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Steel Roses find strength in adversity

By SHI FUTIAN | China Daily | Updated: 2020-04-07 09:14
Coach Jia Xiuquan (left) and his Team China squad must beat South Korea in a playoff to qualify for the Tokyo Olympics. [Photo/Xinhua]

Women's team insist recent virus-related setbacks have only made it stronger

Missing core players and facing quarantine in far-flung locations with just days to spare before big matches, the odds have certainly been stacked against the 'Steel Roses' in their bid to qualify for the Tokyo Olympics.

But Chinese women's team head coach Jia Xiuquan, who last week reassembled his players for a training camp in Suzhou, Jiangsu province, believes the adversity has only made his squad stronger and more united.

The Steel Roses had originally been scheduled to begin the third round of their Asian Olympic qualifying tournament in Wuhan, Hubei province, in February. However, the COVID-19 outbreak forced the Chinese Football Association to withdraw its hosting rights, and the qualifiers were moved to Sydney, Australia.

The change of location not only cost the Chinese squad home advantage, but also set in motion a domino effect of disruption.

Upon arriving in Australia, the Chinese squad was quarantined at its Brisbane hotel until Feb 5, just two days before their rescheduled opener against Thailand.

The players endeavored to keep in shape as best as possible with some basic training in their hotel rooms, before eventually managing to advance to the playoff round. It was a feat made all the more impressive considering Team China was without its brightest star, Wang Shuang-the Wuhan native who has stayed in her hometown since the lockdown of the city in late January.

"Since we returned from Australia, I felt that our players have grown to become more mature," said head coach Jia. "They are now more focused on the pitch.

"The special experience of quarantine and competing in Australia, along with all the setbacks and difficulties we encountered during this time, have made it clear to us that we can overcome all challenges thrown at us as long as we are united and determined."

Team China's playoff opponent is South Korea, with the winner of the two-leg tie winning a ticket to the Tokyo Olympics, which have been postponed until 2021.

The playoff round had originally been scheduled for March, but the coronavirus pandemic forced the Asian Football Confederation to reschedule the matches-initially until April and then once again until June. In these uncertain times, a further postponement would come as no surprise.

The pandemic has also resulted in China's 'home' leg being moved to Sydney.

Now back in Suzhou, Jia hopes his squad can reflect on their journey so far and recalibrate for the challenges ahead.

"I hope through this opportunity (in Suzhou), we can thoroughly summarize our experience in Australia," said Jia.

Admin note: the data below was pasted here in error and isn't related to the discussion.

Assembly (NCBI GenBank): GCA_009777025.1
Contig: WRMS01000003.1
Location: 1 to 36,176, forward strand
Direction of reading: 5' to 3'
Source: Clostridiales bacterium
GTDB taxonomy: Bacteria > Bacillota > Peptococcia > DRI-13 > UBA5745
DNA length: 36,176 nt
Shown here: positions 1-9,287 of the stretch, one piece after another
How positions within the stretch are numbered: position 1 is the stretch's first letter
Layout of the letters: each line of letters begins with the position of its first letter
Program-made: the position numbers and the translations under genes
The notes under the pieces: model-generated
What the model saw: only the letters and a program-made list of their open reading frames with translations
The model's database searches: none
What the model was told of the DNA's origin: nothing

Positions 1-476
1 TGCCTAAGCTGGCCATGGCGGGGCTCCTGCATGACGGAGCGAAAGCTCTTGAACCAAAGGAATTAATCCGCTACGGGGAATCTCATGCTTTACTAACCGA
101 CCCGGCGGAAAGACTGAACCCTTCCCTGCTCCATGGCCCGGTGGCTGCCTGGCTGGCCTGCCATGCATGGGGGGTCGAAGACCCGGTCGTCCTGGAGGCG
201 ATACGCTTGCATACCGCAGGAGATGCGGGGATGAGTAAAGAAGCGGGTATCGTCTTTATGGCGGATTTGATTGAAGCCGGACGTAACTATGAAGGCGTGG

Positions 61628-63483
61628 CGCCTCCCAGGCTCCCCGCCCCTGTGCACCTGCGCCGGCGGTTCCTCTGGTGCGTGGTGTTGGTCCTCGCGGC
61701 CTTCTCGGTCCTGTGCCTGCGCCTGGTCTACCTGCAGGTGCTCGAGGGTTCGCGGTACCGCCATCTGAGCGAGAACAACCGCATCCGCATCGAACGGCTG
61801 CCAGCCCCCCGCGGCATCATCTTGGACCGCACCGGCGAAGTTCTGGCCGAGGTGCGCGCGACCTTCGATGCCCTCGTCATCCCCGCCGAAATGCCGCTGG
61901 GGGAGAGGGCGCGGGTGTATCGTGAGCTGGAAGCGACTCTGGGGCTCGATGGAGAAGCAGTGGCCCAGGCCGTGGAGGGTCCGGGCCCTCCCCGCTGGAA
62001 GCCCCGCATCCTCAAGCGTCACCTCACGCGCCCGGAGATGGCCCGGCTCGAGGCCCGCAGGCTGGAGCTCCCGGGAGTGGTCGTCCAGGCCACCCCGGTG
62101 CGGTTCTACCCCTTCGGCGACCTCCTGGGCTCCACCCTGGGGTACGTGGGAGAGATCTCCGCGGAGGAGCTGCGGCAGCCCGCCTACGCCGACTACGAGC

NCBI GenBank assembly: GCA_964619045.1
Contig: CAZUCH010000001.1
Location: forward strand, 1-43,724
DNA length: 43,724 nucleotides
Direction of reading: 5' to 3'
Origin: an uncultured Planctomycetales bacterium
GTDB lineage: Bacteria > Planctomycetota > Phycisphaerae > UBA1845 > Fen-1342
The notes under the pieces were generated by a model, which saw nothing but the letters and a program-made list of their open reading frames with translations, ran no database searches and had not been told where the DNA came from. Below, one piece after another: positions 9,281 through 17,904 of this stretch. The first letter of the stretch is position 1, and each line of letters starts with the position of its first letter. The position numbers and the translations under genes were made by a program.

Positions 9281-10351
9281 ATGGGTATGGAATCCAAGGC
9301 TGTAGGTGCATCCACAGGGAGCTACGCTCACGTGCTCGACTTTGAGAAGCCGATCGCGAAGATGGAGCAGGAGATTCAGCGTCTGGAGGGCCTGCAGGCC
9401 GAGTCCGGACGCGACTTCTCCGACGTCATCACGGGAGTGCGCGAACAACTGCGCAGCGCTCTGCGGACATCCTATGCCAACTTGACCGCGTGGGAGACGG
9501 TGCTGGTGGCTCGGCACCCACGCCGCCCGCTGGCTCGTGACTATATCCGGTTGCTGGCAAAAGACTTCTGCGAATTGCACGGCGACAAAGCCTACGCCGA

"It's not only about the improvement on the technical level. What's more important is their mentality. No matter what kind of difficulties we face, we should never complain and hesitate to solve problems."

Team China player Tang Jiali admitted the Aussie trip was a real test of the players' character.

"We were told to go into quarantine half a day after we arrived. Everything happened very suddenly at that time," the 25-year-old midfielder told Chinese publication Soccer News.

"I was honestly very confused at that time and even our coach could not plan for the next development. We just waited for further notice every day.

"There was no hot water at the hotel for three straight days, so no showers for us. We had to boil hot water ourselves. And the elevator in the hotel was also broken. I just told myself just to focus on soccer."

Now, her focus is sharpening even more as Tang closes on her Olympic dream.

"The only thing that matters is to make the best preparation that we can," Tang said of the playoff game. "I'm confident about our match against South Korea. Now the China's women's volleyball and basketball teams have all made it to the Olympics. It's our turn now.

"If there had been no pandemic, I would be in contact with a foreign club now. But everything's changed. The priority is to prepare for the next qualifier. I really hope to one day have the precious experience of playing at an Olympic Games in my professional career."

Tang's teammate Zhang Xin is also confident the squad's hardships Down Under will ultimately prove fortifying.

"Those days were truly tough, and I never expected to have such an experience," said the 27-year-old midfielder.

"But those times are also very precious to us, because not everyone can go through this. No one could help us under those circumstances, and we could only depend on ourselves. So we had no choice but to push as hard as we could."

China's chances against the Koreans could be boosted by the possible return of Wang Shuang, with Wuhan's lockdown officially set to end on Wednesday.

After months of staying indoors and trying to keep fit in her apartment, the 25-year-old Wang revealed to her followers on social media that she has now started running alongside Wuhan's East Lake, giving coach Jia hope that he might soon have the former Paris Saint-Germain playmaker back to bolster his options.

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